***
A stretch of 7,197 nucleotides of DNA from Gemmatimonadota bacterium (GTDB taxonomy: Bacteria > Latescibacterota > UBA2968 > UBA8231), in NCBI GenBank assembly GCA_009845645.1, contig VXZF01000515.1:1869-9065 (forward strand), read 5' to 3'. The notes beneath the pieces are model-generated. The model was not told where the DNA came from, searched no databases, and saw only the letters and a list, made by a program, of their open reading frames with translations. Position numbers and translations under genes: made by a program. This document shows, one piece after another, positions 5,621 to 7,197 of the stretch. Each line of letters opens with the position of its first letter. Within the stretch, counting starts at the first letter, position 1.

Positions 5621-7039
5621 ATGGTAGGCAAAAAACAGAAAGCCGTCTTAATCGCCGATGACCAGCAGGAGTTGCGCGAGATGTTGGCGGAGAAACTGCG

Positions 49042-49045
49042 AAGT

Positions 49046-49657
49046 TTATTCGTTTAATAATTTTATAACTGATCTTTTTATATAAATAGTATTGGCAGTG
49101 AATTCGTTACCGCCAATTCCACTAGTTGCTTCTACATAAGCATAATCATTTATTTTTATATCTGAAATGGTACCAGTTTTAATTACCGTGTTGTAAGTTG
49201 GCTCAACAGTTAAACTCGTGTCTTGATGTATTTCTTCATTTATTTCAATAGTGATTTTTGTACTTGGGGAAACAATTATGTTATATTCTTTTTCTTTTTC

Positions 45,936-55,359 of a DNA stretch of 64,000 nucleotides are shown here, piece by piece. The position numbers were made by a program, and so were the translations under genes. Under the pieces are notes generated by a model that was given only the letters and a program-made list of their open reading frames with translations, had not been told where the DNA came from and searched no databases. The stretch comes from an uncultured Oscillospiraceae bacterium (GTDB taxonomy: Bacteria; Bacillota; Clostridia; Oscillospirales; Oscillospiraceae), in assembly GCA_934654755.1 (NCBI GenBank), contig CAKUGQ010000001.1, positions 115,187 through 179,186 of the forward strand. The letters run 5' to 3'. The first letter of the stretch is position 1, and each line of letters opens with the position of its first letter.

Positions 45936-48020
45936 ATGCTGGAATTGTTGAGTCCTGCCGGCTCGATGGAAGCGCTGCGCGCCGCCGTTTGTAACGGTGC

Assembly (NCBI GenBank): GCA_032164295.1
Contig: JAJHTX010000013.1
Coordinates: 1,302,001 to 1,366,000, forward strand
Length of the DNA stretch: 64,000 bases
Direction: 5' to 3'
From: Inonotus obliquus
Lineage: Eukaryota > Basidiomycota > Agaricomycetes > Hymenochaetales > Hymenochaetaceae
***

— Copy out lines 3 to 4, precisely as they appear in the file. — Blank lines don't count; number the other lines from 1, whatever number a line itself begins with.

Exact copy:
5621 ATGGTAGGCAAAAAACAGAAAGCCGTCTTAATCGCCGATGACCAGCAGGAGTTGCGCGAGATGTTGGCGGAGAAACTGCG

Positions 49042-49045